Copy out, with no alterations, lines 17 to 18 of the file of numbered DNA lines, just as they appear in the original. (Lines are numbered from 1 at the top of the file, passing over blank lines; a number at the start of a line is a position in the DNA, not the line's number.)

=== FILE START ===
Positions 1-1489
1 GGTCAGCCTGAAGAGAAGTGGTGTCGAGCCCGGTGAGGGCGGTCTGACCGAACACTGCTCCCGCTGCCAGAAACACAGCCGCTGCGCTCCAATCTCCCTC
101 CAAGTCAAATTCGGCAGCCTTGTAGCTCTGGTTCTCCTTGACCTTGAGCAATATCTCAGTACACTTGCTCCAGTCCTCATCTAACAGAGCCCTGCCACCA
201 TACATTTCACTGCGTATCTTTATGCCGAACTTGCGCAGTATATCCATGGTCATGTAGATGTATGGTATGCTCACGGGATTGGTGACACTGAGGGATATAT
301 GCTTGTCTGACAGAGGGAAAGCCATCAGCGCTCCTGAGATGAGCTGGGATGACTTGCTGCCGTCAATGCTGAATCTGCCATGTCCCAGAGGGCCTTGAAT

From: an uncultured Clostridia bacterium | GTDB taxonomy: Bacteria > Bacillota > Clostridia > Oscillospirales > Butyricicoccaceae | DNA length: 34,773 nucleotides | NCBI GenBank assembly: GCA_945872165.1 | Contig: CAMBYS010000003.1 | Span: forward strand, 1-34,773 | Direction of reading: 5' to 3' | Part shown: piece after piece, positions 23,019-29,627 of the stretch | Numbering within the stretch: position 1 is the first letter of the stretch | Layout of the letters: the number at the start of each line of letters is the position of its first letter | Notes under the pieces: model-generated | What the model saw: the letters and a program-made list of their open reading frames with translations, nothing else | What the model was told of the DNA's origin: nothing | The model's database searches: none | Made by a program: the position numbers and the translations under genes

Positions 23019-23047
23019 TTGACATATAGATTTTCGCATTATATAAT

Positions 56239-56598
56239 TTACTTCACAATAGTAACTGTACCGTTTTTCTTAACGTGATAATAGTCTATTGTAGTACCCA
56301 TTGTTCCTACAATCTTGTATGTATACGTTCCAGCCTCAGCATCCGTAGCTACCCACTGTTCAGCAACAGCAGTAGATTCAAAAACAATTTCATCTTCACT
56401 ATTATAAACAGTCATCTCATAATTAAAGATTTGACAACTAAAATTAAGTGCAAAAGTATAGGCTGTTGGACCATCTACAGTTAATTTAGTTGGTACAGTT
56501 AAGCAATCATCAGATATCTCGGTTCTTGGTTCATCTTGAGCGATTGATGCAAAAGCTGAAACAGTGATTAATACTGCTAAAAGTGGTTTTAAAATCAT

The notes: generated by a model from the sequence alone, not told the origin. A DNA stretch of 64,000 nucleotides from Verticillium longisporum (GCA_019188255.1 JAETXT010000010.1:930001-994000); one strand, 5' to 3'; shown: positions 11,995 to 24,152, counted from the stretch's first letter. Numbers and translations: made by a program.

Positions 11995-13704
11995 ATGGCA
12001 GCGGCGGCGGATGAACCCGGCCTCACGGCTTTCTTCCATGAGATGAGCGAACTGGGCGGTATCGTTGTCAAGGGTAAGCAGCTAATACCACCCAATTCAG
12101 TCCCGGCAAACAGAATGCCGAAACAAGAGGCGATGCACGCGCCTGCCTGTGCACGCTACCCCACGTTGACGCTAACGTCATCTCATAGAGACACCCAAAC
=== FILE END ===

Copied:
12001 GCGGCGGCGGATGAACCCGGCCTCACGGCTTTCTTCCATGAGATGAGCGAACTGGGCGGTATCGTTGTCAAGGGTAAGCAGCTAATACCACCCAATTCAG
12101 TCCCGGCAAACAGAATGCCGAAACAAGAGGCGATGCACGCGCCTGCCTGTGCACGCTACCCCACGTTGACGCTAACGTCATCTCATAGAGACACCCAAAC